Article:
December 31, 2019
The Eagles are playoff bound, which is a common phrase in Philly as the Birds have made the postseason with some regularity over the last two decades — but the manner in which they made it is anything but common.
With so many injuries and so few conventionally successful stat metrics to explain their playoff run, we looked a little deeper into some off-the-beaten-path explanations and odd statistics and for their NFC East title and came away with 10 very interesting numbers.
Take a look:
For more details on this one (and a delightful series of stick figure drawings), Jimmy Kempski breaks down the ridiculous 54 transactions Boston Scott, Greg Ward, Rob Davis, Deontay Burnett and Josh Perkins went through en route to playing together in Week 17. It's impossible to recap the 2019 season without acknowledging how snake-bitten the Eagles' skill players were this season. And yet...
Somehow, Carson Wentz set a franchise record for completions this year, despite throwing just 91 of them (23%) to the his top three receivers (DeSean Jackson, Alshon Jeffery and Nelson Agholor). Equally impressive is Wentz' Eagles-record 4,039 passing yards this season.
In 16 games, the Eagles had seven different players lead the team in receiving yards — and only four times during the year was it a wide receiver. By comparison, each of the other NFC playoff teams, except for Minnesota, had four different single-game receiving yard leaders, and the Vikings had five.
The Eagles had the third best rushing defense in football — and it would have been the second best if not for Saquon Barkley's 68-yard touchdown run in Week 17. Just five times during the regular season have the Birds allowed 100 or more rushing yards. In eight of their nine wins they allowed 101 yards or less (the exception being against New York last week).
The Eagles also interestingly only allowed 22.1 total runs per game from the opposing offense, third fewest in the NFL. This number is interesting and implies that the Eagles had a lot of leads in games this season and that isn't exactly true. It also implies that their pass defense was pretty awful, and it kind of was, as they were 19th in yards allowed and were very vulnerable down field as they had an inconsistent secondary (to say the least). Which is why opponents threw the ball 63.5% of the time, third highest in the NFL.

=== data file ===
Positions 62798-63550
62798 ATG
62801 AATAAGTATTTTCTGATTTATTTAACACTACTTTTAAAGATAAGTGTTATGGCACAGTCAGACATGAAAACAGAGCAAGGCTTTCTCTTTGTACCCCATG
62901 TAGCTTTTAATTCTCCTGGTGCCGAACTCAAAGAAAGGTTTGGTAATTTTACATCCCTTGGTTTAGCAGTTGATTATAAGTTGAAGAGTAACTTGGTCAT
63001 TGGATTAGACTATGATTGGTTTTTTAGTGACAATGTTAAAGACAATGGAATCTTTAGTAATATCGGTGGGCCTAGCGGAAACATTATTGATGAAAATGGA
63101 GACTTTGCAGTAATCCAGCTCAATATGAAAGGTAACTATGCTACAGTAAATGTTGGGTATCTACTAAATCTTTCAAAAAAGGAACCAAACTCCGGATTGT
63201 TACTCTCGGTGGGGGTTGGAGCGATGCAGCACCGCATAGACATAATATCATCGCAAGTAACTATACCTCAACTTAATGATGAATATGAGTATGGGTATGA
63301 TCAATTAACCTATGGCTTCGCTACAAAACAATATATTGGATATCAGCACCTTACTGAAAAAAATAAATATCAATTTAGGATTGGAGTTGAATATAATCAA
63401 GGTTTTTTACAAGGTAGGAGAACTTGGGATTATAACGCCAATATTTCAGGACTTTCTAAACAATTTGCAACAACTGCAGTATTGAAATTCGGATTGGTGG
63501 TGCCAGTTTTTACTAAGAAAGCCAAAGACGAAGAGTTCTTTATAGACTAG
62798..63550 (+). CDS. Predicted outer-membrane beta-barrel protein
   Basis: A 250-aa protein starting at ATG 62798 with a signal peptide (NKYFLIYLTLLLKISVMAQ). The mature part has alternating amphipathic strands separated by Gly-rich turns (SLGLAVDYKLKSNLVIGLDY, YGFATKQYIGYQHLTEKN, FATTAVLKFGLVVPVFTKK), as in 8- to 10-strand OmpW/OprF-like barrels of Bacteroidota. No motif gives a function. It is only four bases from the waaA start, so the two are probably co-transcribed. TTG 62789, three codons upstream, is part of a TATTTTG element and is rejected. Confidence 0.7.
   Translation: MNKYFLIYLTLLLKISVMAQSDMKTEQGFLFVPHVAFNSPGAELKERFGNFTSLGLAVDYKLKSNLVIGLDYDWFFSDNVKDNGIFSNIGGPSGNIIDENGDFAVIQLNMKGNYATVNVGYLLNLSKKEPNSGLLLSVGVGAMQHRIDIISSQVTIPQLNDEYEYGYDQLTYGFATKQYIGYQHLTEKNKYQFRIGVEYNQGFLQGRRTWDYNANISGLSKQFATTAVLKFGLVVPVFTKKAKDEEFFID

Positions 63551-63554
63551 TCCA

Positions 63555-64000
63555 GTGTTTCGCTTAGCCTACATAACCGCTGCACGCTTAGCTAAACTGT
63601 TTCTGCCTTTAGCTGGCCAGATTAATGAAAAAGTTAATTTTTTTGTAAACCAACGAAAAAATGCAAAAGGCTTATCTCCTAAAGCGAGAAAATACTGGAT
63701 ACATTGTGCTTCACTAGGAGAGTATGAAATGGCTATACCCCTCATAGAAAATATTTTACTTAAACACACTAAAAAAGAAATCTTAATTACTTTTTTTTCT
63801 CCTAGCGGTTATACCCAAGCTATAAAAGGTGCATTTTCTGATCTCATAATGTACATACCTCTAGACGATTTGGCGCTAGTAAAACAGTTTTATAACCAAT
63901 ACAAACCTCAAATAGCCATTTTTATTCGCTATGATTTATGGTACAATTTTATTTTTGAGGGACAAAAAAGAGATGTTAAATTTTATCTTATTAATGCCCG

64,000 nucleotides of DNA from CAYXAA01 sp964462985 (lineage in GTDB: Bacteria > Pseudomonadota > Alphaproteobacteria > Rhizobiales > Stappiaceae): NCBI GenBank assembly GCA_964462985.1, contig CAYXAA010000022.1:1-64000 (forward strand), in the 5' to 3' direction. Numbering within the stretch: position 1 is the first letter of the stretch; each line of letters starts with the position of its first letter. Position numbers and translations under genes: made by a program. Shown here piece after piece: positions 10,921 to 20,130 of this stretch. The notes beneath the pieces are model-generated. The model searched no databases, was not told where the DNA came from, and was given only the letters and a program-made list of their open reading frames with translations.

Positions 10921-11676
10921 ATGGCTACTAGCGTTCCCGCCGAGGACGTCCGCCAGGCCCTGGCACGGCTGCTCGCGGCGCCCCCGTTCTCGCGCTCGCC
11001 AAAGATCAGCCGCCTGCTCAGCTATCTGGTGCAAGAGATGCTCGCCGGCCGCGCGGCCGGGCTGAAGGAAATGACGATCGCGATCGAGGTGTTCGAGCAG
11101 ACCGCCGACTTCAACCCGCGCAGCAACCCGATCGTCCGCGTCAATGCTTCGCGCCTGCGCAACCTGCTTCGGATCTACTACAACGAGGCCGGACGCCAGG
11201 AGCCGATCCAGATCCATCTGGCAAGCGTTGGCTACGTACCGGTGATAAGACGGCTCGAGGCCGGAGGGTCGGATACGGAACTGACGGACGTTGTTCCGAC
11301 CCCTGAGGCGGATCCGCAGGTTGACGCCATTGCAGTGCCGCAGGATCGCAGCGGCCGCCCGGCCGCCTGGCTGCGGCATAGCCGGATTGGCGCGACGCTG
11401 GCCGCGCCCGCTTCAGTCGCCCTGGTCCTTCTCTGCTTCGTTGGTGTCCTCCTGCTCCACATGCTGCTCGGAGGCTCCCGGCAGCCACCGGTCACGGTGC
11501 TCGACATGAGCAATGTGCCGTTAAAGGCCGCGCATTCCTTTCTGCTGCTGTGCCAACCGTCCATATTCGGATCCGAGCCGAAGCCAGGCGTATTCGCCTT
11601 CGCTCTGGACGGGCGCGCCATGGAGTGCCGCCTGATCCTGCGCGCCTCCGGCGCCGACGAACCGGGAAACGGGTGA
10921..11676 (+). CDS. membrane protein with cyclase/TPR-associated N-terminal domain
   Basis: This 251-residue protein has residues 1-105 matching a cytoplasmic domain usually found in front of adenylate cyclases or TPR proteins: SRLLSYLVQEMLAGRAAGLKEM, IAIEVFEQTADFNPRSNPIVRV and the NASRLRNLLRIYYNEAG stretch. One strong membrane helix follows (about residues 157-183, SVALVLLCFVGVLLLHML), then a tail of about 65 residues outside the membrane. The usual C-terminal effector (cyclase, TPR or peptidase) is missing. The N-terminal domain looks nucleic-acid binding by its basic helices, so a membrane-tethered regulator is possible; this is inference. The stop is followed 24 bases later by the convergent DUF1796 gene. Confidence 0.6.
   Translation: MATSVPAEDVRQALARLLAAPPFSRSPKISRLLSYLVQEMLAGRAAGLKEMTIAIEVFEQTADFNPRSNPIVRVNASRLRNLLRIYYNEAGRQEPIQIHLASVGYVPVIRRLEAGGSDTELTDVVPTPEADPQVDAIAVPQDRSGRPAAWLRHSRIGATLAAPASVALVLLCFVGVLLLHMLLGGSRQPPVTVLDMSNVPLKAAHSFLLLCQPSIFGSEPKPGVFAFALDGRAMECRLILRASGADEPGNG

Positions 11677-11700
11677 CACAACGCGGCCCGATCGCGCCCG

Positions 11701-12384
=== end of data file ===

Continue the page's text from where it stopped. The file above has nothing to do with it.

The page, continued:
The Eagles scored touchdowns on two thirds of their red zone scoring chances in 2019, just around 2.2 per game. That number puts them third in all of football, only behind playoff teams in Baltimore and Tennessee. The Eagles were known for their long, time-consuming drives this year (more on that in a bit), which led them to have a lot of red zone chances. They cashed in on these and it's one of the reasons they're still playing.
That's the most of any team in the NFL this year. It's interesting to think about how many reps the offense got, and how few of the offense's opening day starters got to get them. Still, this number is impressive because it directly implies that...
...Philadelphia was second in the NFL in time of possession (and actually first in the NFL in first-half time of possession). They trail just the run-happy Ravens. The reason for the Eagles' domination in time of possession, as we explored earlier this season, stems from their lack of explosive weapons on offense (aside from Miles Sanders of course, the NFL's top scrimmage-gaining rookie). Doug Pederson deserves a lot of credit for adapting and finding a way to turn his ragtag skill players into NFC East champions. He methodically paved the way for Philly to patch together 23 10-play scoring drives this season.
Despite Wentz setting several team records, the Eagles were 26th in the NFL in both yards per attempt and yards per completion in the pass game. This kind of lines up with the above statistic, with the Eagles boasting very few big play threats and were dinking and dunking quite a bit.
The Eagles defense was actually really good between the 20s — and demonstrated this by them allowing just 2.7 red zone attempts per game (the third fewest in the league) and 1.5 red zone scores per game (sixth best). The offense's dominant time of possession helped the defense too, as they were on the field less and therefore allowed only 18.1 first downs per game (fifth best).
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